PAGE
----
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Author Topic: Wanted: 10M Vertical Antenna Plans  (Read 2135 times)
NV9Z
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Posts: 4




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« on: May 13, 2001, 11:20:26 PM »

Greetings!  Does anyone have any construction plans for a simple 10M vertical antenna (1/4 or 1/2 wave)?   TNX/73 de Chris NV9Z
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KB9UMT
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Posts: 412


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« Reply #1 on: May 14, 2001, 01:06:42 AM »

Hi Chris:

I have a few links for some 10 meter vertical antennas and the like.  These are if you like to homebrew or roll your own and are fun projects and you can find many of them even on the "Ham Links" right here on EHAM.  But here is the But part....If you want something very simple, effective, fast to put up, commercial made, and cheap... then do yourself a favor and call COPPER ELECTRONICS out of Kentucky and buy the A-99 for like 37 bucks.  This is a vertical 3 section antenna that is lightweight, can put togeter in about 5 minutes, can most likely have it tuned and mounted in a half hour or less and work very well from 10 to 20 meters...not bad for 37 bucks!

Ok here are the other sites for a 10 meter vertical antenna and the like....73 and good luck on the project de KB9UMT Don  Peora IL

http://www.feist.com/~warc/proj.html
http://www.thebizlink.com/am/tech/htm/tenmant/tenmant.htm
http://www.6mdx.eurobell.co.uk/antbisq.html
http://www.cebik.com/ant26.html
http://patriot.net/~croft/ANT/L-antenna.htm
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NV9Z
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« Reply #2 on: May 14, 2001, 09:28:22 AM »

Hi Don!  Many thanks for the info.  I would prefer to build my own, but low cost is also a consideration.  I'll see what I can come up with.  Very 73 de NV9Z
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KL7IPV
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Posts: 984




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« Reply #3 on: May 15, 2001, 05:59:26 PM »

Chris,
   In the 1997 ARRL Handbook on pages 20.21 to 20.30 there are constuction articles on vertical antennas. I'll bet one of those will work for you. I am not sure of the page numbers in the newer versions since I have mine on CD. Have fun and good luck.
73,
Frank
KL7IPV
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RobertKoernerExAE7G
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Posts: 1435




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« Reply #4 on: May 25, 2001, 03:33:57 AM »

You need wire, an SO239, solder, soldering iron, and epoxy cement.  Quarter wave verticle with 4 quarter wave radials.  Use the epoxy to re-inforce the verticle connection point.  You can support the verticle part with a dowel, or hang it from a tree.  You can make a nice 40 meter verticle that you hang in a tree; and it is hard for anyone to see it in the tree.  Use 468 divided by your frequency for the lengths.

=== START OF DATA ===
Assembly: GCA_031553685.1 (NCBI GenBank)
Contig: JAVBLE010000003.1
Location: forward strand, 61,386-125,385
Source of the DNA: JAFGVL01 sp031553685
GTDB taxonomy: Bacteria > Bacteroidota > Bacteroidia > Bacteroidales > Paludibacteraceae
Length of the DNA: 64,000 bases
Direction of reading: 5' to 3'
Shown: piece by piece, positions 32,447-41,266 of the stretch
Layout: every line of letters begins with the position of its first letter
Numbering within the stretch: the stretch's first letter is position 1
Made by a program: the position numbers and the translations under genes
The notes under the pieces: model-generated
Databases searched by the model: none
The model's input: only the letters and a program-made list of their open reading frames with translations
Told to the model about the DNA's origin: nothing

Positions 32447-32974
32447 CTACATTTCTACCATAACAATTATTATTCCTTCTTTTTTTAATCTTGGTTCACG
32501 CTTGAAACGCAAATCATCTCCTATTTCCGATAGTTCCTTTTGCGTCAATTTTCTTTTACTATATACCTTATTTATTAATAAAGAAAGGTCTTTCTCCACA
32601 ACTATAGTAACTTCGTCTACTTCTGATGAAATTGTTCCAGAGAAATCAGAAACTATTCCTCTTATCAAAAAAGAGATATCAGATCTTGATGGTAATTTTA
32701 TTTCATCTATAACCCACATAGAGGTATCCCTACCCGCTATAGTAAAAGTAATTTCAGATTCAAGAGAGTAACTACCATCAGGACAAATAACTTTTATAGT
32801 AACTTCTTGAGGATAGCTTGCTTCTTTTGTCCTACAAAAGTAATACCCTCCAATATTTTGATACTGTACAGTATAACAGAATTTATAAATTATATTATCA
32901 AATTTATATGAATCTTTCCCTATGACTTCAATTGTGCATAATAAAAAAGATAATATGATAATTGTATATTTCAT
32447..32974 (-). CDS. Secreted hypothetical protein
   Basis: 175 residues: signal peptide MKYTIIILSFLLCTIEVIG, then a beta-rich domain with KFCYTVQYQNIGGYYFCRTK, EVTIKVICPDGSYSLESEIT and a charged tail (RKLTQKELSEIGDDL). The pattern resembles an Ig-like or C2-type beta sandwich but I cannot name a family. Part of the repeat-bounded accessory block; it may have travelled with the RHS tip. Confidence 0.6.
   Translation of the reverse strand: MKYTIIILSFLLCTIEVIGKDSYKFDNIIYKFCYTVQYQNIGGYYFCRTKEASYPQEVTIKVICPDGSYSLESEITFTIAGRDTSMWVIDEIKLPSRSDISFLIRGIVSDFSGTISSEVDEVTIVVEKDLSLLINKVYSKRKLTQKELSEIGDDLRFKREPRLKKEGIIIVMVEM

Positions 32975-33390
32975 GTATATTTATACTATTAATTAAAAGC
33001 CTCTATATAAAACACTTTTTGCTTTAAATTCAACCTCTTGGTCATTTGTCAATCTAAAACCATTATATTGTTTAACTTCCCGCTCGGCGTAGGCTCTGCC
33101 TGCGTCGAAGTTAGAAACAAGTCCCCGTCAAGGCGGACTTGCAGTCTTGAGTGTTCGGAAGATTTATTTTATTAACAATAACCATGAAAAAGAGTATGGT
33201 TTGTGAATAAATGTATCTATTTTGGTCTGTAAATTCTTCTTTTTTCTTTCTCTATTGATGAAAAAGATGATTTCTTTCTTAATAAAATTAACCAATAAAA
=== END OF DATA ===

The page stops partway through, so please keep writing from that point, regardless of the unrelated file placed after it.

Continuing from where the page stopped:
HAve FUN
Bob
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K3UOD
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Posts: 145




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« Reply #5 on: May 29, 2001, 09:34:07 AM »

If you can find a 1/4 wave CB ground plane just cut about 8 inches off each element and it'll work just fine.  I've used several of these over the years with excellent results.  Sometimes you can find these new in the package for a few bucks at hamfests.
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KB9ZUR
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Posts: 3




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« Reply #6 on: July 05, 2001, 09:46:50 AM »

Chris,

Looks like you have received quite a few responses to your post.  Don, KB9UMT, provides some great web sites for you to check out.

I too have built my own antennas for ten meters. Running 25 watts USB.

1.  Horizontal Dipole in third floor of my house.  This was a test antenna, just to see how it performs.  Consistantly made contacts with the east coast and west.  However, due to orintation, no contacts made south or north of my location.

2.  Sloper Dipole up 40' (Slopes to the south 45 degrees and this is the same dipole used in #1).  Works great!  Consistant coverage into the South Pacific, South America, East Coast and West Coast of North America.  This one is a keeper.

3.  Half-Wave Vertical mounted on the ground.  I made a 1/2 wave dipole, and hung it vertically from a tree branch.  Noisier than #2 and the received signals are not nearly as strong as from #2.  However, I am making contacts with it.  Not real happy with it so I am going to modify it...see #4.

4.  Half-Wave Vertical with counterpoise.  This the antenna found in #3 with 1/4 wave ground wires tied together to form a circular ground plande directly under the antenna.  Under construction.  Go here: http://www.karlquist.com/ground.pdf to read an article about such an antenna.

Good luck, have fun and 73!

Jeff KB9ZUR
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